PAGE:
Jane Puddicombe

5 March 2020

Jane Puddicombe is an MA student at the University of Surrey.

Q: How would you best describe the genre that you write in?

A: I write in a few genres, however, there is always a fantastical element to my stories. I am currently completing a feminist dystopian novel, but I have experimented with high fantasy, Neo-Victorian magic realism, sci-fi and erotica.

Q: What type of research do you do before sitting down to write a first draft?

A: The idea for my most recent project came from a BBC news report about an infestation of toxic moths in Northern Germany. From there I started drafting and researched as I went along – for example, I could now tell you roughly how many female engineers work at power plants in the UK, the fastest working antipsychotic drugs used by the NHS, and the most secure way to tie someone to a chair using everyday household items.

Q: What do you think is the hardest thing about writing?

A: The constant and almost overwhelming desire to stop what I am writing and go and watch Netflix.

Q: What advice would you give to your younger self about writing?

A: I always wish I’d written more and been more disciplined about finishing projects. But I’m fairly sure, if I’d suggested this to my younger self, she would have told me to sod off.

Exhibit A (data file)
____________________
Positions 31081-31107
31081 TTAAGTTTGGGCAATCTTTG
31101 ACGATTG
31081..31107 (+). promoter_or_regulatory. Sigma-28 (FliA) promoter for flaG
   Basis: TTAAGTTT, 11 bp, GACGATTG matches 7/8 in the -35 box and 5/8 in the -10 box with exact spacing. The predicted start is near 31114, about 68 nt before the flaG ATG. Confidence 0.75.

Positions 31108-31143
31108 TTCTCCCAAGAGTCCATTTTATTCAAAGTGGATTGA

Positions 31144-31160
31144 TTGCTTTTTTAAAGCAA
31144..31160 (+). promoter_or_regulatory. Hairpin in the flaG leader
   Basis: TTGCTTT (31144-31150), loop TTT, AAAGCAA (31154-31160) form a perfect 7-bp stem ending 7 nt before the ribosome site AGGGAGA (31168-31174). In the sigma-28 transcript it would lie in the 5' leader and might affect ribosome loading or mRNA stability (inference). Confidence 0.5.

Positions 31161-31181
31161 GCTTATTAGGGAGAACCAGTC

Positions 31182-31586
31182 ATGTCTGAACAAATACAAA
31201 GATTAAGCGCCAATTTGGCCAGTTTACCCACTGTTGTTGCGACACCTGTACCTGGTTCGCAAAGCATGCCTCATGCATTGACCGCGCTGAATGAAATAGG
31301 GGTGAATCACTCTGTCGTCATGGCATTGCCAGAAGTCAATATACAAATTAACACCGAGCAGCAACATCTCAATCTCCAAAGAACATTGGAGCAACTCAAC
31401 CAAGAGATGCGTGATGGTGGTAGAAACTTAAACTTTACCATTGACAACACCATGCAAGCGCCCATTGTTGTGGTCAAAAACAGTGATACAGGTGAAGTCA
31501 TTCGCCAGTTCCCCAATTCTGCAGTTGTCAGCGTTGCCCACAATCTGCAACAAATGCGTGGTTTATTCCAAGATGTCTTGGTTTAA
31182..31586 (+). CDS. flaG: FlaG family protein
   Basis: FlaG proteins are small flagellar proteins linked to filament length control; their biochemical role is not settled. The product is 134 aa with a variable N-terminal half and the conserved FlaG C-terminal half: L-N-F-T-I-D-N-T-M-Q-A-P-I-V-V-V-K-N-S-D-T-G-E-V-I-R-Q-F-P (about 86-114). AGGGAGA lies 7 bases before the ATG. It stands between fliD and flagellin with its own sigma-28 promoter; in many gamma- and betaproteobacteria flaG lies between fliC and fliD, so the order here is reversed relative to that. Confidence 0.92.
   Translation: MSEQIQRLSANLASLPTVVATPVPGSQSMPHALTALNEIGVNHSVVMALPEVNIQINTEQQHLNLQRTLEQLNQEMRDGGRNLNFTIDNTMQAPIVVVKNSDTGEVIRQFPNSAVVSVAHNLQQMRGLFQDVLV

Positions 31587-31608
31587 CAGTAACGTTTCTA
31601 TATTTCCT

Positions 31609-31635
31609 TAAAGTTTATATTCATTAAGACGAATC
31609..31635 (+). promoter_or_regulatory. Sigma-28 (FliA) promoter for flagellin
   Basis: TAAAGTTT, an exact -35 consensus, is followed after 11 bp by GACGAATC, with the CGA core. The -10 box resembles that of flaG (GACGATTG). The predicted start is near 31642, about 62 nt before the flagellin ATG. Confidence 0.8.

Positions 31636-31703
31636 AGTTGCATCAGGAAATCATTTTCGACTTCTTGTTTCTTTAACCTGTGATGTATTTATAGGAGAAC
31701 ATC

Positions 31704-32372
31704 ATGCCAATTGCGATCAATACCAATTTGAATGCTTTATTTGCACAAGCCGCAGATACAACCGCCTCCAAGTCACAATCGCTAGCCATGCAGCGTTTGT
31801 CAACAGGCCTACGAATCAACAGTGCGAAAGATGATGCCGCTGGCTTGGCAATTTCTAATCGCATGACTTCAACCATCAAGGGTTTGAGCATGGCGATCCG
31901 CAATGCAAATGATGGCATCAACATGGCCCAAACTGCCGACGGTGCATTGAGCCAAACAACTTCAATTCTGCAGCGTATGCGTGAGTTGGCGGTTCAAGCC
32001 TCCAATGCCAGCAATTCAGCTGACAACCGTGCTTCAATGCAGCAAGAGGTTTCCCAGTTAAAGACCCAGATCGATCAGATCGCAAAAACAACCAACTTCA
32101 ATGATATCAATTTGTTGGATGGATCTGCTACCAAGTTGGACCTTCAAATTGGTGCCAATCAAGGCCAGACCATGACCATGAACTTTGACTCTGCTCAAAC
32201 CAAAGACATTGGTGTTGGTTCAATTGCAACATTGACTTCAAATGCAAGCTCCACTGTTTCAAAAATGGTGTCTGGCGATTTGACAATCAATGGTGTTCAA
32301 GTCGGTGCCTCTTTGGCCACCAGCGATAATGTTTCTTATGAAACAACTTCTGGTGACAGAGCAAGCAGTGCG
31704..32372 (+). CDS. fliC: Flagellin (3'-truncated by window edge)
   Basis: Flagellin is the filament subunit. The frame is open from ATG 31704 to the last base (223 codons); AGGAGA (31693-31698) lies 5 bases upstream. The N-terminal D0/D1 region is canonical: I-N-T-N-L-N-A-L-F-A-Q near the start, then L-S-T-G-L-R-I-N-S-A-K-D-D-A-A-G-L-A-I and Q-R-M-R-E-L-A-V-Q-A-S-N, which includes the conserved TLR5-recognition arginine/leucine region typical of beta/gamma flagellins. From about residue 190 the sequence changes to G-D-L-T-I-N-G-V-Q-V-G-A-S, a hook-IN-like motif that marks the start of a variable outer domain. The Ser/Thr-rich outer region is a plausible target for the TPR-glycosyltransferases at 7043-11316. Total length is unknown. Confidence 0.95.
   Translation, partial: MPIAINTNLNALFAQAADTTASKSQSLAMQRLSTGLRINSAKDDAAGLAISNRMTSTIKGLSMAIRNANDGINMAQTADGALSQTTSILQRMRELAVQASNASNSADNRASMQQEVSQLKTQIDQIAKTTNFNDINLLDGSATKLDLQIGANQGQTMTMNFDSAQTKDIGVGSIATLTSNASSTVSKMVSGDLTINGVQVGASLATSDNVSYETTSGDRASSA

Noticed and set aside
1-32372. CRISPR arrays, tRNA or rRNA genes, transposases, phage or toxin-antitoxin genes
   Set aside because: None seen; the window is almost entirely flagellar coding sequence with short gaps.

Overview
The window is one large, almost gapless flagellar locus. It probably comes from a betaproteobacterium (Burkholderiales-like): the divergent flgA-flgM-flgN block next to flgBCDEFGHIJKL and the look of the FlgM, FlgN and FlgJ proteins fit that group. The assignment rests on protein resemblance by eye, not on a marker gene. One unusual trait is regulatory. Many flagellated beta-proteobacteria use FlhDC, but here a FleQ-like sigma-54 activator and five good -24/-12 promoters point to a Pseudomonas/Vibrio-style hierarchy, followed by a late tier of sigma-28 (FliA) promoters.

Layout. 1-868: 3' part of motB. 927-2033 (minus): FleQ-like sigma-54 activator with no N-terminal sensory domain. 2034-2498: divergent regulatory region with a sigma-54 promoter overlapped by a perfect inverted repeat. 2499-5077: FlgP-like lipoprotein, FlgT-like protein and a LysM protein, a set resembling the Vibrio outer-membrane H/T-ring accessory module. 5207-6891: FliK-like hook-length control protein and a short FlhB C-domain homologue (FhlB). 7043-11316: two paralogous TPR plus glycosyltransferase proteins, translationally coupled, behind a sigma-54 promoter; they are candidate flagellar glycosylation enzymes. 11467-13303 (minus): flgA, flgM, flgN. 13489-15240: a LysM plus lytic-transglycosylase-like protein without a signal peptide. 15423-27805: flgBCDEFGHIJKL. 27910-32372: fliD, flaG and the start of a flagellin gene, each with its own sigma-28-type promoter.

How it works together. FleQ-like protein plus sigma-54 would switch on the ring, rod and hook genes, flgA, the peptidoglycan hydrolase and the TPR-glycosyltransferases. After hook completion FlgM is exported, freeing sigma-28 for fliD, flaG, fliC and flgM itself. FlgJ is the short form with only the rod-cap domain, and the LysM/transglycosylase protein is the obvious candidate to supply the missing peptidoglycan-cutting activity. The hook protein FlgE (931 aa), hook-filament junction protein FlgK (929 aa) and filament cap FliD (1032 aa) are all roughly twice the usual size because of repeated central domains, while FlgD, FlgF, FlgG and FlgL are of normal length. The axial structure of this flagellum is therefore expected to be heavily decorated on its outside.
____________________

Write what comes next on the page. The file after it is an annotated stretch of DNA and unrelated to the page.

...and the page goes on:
Q: Which book or author has inspired you the most and why?

A: Both Aldous Huxley’s Brave New World and Ursula Le Guin’s Left Hand of Darkness encouraged me to change how I saw the world.  I loved Atwood’s The Handmaid’s Tale when I read it as a teenager. Years later, I taught it at A-Level. This was a mistake. I was quietly heartbroken every time my students said it was ‘boring’, ‘slow’, ‘pointless’ or that ‘the TV show was much better.’

Q: Have you ever had writer’s block and if so, how did you overcome it?

A: The best advice I was given to cure writer’s block (by a writer who knew nothing of my plot) was to kill someone off. I suspect this only works once per book – otherwise you’d end up with a bloodbath.

Q: What does your writing schedule look like?

A: 1000 words per day Monday to Friday. More if I can. Although, even when I’m not writing, I’m often thinking about what I’m going to write, or mentally redrafting what I’ve just written.

Q: If you weren’t a writer, what other career would you choose and why?

A: I think, like most writers, I’ve had many non-writing related jobs: teaching, marketing, training, temp work, fruit picking, being a bar attendant, parenting. This doesn’t mean I’m not a writer in addition to these jobs. When I was younger, I wanted to be a flight attendant, but I was too short so, instead, I found a job crewing on a dive-yacht in the Red Sea. That was great – I’d do that again.

Q: What are you looking forward to most about the festival?

A: I’m looking forward to listening to Kari Gillespie and Julie Evans. I’ve listened to their work before, and they never disappoint.  I plan to wander around and absorb it all. I haven’t attended previously, but I’ve heard that the atmosphere is amazing.




Interview conducted by Rufaro Mazarura.